A few months ago, I was fortunate enough to be invited to present at the IIT RTC 2018 conference in Chicago. Hey, better late than never on posting, right?? I talked about using webRTC for telepresence systems. 

First, for those that do not know, the IIT RTC conference is a yearly Real Time Communications conference that joins RTC experts and enthusiasts from all around the globe. They share their viewpoints on how Real-Time Communications technology will define the future.

Click below to watch the replay of my IIT RTC presentation: Using WebRTC for Telepresence Systems.

Telepresence systems have been evolving and going mainstream with the improvement and appearance of new technologies that make the development more affordable. Also, due to the continuous internet speed growth, the usage of web based applications to deliver multimedia in real time has become easier to implement. Today, being everywhere and connecting with everyone and/or everything is possible at an acceptable cost.

In this context WebRTC has become the perfect candidate to support telepresence systems. As an open source solution, WebRTC has experienced a large growth over the last few years and it is becoming more stable and widely adapted, some examples of applications that have adapted to WebRTC are Facebook Messenger and Snapchat.

Using this WebRTC technology to implement telepresence systems brings us to a world with multiple possibilities but also new challenges.The first one is based on the user interface. Far from being a 1 to 1 videoconference, a telepresence WebRTC based video conference seems to bring some doubts about how the user will interpret specific buttons or other elements that previously were in the other end of the call. What do we do if we want to start a call and end a call from a webpage and the remote side act accordingly?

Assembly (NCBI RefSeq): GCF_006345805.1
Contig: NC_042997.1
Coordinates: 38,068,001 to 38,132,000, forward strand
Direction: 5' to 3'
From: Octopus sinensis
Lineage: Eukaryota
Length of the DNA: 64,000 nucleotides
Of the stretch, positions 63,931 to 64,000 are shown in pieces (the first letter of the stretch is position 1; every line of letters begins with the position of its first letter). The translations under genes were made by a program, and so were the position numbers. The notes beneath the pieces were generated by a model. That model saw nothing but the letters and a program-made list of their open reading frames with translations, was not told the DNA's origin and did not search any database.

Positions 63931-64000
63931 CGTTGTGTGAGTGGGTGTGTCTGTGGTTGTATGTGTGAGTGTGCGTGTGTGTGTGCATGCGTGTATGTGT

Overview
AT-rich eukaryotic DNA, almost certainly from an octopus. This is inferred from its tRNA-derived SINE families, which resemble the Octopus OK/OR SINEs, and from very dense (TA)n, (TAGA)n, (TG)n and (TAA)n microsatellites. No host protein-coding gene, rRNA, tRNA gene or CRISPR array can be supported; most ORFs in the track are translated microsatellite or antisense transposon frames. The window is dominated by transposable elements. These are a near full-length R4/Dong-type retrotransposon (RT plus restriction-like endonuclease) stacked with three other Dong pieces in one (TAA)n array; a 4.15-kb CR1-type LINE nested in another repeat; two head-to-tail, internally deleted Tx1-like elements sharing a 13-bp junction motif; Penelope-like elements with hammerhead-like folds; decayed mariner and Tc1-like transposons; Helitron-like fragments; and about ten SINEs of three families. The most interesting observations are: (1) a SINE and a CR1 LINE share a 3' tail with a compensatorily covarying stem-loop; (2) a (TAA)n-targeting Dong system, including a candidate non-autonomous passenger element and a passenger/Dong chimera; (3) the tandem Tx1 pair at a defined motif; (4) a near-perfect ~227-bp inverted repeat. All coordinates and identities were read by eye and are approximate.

Another challenge is telecommunications oriented. How can we reach a machine that doesn’t have direct internet connection? What technologies can we use to connect a machine without internet connection to a web application? How can we notify this remote machine in a real time?

Also we have another common challenge, security. What new security issues telepresence brings to the table? What verification mechanism or authentication processes can we use?

Although it has some challenges, telepresence definitely has business value in many fields. It can reduce cost of operations drastically but, when does it make sense to use WebRTC?

The summit forum sessions were particularly interesting. Speakers from IBM, Microsoft, Verizon, Oracle and more presented on topics ranging from “AI and the Future of Customer Engagements”, to “Speech recognition for multi-channel communication networks”, to “All Web-based Next Generation 9-1-1 Services – Is it a viable option?”.

Overall, this conference was a great opportunity.

It was beneficial both for networking with relevant experts in the Real Time Communications field and for learning about current trends and new technologies. 

Want to Learn More?

To learn more about how you can use webRTC to grow your business — whether you are interested in real time communication capabilities in telehealth, education, broadcasting or more…or would just like to learn more about webRTC in general, contact us.

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